It's safer to have the wheels retracted after they have come to a complete stiop, hence some seconds before retracting the gear the wheels (wich still run at take off speed rotation) will be slowed down by the brakes to prevent rotatation in the wheel well.

Auto Retract Braking serves the Purpose.
regds
MEL



Think of the brighter side!
User currently offlineLH526 From Germany, joined Aug 2000, 2356 posts, RR: 14
Reply 12, posted (8 years 1 week 6 days 2 hours ago) and read 10324 times:
AIRLINERS.NET CREW
FORUM MODERATOR

Quoting HAWK21M (Reply 11):
Auto Retract Braking serves the Purpose.

Yep, that's what I described (or tried to) above.
Thanks for the exakt term Mel!

Mario
LH526



Trittst im Morgenrot daher, seh ich dich im Strahlenmeer ...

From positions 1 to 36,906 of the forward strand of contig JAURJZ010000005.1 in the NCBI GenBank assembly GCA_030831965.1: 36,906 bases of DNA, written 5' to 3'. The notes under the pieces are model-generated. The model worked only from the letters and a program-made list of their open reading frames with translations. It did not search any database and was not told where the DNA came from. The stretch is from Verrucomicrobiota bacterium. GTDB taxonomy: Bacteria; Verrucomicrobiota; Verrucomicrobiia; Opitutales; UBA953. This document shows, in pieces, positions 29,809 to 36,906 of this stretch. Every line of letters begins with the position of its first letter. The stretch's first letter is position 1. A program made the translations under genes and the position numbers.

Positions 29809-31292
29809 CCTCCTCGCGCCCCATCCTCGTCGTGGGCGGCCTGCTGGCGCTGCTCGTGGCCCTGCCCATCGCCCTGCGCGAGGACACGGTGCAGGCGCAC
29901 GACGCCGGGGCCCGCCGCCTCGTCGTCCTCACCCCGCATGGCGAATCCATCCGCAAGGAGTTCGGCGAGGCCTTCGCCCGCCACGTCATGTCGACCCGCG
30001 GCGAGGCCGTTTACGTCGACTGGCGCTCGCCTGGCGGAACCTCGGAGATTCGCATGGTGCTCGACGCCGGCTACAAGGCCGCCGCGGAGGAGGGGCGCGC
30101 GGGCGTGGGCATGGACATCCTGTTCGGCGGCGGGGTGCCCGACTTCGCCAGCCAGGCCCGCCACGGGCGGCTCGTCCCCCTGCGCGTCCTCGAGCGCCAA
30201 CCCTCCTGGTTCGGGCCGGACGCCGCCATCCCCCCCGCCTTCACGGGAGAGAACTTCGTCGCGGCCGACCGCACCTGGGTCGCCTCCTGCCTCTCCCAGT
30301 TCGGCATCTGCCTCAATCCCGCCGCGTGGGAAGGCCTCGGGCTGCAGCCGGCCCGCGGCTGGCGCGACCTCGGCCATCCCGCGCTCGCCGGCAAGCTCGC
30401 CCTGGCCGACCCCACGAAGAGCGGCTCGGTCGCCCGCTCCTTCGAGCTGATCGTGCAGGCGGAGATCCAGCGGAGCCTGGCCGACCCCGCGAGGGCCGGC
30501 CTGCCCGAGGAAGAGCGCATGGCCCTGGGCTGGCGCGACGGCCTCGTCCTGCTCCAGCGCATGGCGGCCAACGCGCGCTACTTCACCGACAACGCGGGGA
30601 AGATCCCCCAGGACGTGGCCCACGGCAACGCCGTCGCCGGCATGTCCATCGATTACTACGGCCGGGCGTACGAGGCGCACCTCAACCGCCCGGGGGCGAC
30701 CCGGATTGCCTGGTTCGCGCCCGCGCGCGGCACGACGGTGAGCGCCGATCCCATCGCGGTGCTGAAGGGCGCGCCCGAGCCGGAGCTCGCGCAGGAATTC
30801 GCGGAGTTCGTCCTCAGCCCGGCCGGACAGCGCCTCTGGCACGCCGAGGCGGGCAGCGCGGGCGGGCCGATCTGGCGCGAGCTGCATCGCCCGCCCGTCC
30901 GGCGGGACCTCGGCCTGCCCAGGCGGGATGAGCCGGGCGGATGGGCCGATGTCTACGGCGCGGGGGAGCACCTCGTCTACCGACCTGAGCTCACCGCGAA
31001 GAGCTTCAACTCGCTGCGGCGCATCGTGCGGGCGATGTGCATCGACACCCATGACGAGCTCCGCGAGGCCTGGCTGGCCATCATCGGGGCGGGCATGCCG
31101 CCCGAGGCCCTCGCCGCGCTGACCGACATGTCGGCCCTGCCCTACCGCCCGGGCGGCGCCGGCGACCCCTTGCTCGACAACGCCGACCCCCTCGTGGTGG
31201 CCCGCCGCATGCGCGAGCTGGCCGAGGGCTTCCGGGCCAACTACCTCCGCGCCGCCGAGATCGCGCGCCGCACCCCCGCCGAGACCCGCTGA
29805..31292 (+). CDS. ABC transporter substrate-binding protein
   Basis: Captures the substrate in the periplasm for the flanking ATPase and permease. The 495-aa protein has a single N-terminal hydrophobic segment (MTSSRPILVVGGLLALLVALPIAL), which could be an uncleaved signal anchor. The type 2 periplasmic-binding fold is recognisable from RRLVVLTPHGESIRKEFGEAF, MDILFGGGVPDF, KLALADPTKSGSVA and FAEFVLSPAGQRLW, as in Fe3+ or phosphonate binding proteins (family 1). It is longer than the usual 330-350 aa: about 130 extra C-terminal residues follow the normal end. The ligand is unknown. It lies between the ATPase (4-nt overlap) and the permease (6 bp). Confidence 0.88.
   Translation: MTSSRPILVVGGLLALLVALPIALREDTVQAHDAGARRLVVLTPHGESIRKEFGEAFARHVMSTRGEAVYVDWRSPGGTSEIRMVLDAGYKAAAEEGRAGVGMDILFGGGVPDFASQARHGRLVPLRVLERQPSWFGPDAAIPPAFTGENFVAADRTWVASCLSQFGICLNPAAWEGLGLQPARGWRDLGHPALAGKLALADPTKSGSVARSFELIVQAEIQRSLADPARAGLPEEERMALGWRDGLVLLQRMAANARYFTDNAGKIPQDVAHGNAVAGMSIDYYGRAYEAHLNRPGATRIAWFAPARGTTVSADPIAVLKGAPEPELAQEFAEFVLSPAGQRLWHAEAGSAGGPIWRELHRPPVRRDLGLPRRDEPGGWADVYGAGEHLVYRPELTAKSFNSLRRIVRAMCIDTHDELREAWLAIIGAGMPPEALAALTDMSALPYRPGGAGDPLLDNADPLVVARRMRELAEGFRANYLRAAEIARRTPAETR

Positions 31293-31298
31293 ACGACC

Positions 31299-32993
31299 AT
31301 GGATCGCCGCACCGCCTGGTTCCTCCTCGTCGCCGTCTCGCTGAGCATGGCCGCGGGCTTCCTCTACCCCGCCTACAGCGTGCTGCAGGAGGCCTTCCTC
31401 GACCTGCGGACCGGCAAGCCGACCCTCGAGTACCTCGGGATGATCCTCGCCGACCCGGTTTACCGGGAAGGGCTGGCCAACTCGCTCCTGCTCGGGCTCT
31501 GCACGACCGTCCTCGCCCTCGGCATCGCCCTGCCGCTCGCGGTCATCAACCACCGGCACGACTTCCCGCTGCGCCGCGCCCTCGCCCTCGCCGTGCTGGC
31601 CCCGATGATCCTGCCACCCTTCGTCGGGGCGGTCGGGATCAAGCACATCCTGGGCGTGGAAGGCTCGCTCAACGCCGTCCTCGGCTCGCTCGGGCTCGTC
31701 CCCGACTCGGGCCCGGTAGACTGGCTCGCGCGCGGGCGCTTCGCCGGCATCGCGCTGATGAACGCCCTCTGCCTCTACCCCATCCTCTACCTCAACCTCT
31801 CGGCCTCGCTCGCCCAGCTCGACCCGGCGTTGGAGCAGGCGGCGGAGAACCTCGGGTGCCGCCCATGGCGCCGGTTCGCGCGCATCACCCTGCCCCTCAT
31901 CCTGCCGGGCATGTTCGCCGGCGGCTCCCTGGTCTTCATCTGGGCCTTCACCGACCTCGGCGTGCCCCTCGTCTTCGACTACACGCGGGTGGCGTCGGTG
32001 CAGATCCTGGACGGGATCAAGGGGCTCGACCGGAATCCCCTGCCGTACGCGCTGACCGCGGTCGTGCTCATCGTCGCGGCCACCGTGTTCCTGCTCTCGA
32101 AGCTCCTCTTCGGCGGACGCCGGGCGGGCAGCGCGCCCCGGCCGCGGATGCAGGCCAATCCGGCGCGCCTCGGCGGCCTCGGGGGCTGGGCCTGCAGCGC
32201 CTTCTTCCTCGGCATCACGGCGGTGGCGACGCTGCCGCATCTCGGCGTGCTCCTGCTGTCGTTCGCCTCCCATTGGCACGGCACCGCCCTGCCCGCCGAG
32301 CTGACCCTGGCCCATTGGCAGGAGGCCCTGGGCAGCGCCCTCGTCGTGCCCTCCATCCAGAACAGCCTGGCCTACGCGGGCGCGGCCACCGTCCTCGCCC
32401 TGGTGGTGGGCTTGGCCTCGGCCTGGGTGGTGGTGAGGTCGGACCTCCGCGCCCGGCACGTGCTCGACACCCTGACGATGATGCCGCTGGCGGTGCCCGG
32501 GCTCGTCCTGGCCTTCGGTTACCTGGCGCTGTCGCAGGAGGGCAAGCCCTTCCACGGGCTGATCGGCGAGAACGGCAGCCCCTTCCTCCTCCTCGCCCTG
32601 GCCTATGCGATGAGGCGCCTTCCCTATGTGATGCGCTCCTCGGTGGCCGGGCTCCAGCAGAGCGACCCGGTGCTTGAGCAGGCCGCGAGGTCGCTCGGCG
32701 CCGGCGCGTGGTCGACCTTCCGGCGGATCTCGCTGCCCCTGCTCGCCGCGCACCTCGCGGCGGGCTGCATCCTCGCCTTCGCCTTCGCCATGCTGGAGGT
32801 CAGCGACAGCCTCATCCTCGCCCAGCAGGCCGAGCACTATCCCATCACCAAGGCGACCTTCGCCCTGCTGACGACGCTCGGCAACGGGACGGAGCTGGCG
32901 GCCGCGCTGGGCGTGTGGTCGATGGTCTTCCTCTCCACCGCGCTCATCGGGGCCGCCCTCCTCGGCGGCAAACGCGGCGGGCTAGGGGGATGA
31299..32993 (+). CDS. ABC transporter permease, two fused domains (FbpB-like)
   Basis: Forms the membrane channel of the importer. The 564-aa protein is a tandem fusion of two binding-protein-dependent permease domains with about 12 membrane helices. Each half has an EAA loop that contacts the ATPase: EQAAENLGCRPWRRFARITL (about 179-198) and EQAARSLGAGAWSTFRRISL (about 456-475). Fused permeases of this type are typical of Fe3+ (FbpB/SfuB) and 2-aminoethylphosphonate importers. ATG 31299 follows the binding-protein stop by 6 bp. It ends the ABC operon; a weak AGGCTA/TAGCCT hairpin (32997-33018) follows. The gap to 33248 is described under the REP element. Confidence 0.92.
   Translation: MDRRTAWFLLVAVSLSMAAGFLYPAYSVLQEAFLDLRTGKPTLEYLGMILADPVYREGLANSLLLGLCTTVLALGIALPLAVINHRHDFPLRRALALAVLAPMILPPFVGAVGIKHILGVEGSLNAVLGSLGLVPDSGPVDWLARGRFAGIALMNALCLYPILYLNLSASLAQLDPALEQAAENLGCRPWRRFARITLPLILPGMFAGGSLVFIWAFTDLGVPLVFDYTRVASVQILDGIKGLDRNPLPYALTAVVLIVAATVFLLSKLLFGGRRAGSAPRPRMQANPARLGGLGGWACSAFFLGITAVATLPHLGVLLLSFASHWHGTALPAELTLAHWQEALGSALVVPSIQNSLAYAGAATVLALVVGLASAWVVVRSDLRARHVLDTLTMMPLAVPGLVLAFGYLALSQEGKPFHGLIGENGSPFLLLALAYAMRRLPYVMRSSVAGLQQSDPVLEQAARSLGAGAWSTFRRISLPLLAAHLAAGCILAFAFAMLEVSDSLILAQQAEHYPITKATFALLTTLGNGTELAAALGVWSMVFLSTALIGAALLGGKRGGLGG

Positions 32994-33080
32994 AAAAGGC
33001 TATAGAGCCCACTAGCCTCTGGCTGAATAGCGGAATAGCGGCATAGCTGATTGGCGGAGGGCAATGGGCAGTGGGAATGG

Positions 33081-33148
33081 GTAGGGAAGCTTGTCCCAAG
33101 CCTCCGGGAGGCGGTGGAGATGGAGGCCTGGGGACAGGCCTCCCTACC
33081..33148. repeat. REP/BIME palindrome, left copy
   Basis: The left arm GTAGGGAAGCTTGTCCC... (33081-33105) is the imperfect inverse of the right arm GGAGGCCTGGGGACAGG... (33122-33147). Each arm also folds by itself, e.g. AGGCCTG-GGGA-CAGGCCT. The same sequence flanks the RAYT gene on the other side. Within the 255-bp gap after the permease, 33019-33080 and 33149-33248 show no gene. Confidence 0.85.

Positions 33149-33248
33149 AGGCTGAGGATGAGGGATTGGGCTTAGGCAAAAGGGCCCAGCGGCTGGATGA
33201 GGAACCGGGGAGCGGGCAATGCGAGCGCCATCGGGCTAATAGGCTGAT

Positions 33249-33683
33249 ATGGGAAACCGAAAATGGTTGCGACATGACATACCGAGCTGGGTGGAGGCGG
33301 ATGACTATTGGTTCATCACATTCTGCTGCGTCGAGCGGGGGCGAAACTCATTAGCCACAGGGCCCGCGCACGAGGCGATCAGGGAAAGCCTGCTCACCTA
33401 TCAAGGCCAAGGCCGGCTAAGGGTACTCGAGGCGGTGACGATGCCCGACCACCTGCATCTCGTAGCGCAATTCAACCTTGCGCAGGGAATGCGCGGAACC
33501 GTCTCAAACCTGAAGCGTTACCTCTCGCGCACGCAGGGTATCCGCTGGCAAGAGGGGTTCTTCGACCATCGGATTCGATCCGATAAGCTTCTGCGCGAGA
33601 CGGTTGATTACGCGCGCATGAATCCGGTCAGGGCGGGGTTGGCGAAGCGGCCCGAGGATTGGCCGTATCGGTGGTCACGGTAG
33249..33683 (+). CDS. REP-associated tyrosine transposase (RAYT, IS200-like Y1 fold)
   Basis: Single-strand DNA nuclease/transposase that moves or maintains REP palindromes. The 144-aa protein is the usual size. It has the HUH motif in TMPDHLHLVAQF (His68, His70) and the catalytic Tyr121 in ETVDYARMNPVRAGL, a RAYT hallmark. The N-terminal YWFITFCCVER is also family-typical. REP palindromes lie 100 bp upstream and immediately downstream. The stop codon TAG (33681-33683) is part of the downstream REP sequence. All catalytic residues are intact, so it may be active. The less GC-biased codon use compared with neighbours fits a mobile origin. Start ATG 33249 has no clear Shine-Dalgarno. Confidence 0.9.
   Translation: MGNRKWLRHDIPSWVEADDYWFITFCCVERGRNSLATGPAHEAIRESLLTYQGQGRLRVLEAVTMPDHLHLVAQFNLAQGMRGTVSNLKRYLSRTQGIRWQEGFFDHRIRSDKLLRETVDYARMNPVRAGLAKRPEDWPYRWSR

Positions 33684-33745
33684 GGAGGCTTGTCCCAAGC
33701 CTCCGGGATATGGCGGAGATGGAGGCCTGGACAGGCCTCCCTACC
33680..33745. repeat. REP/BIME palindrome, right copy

User currently offlinePipoA380 From Switzerland, joined May 2005, 1594 posts, RR: 51
Reply 13, posted (8 years 1 week 5 days 19 hours ago) and read 7341 times:
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I got a mail from someone working at ATC in Amsterdam, here's the mail:

"Probably hot brakes...it is a long way to the runway. He was flying a long time with his gear down , when I asked him if he had any problems....he anwered ..."just hot brakes, keeping the gear down for cooling" That happened somewhere near the date this picture was made."

Excellent coincidence if it really was the same day! Big grin

Regards
Philippe



It's not about AIRBUS. it's not about BOEING. It's all about the beauty of FLYING.
User currently offlineScbriml From United Kingdom, joined Jul 2003, 12462 posts, RR: 46
Reply 14, posted (8 years 1 week 5 days 18 hours ago) and read 7023 times: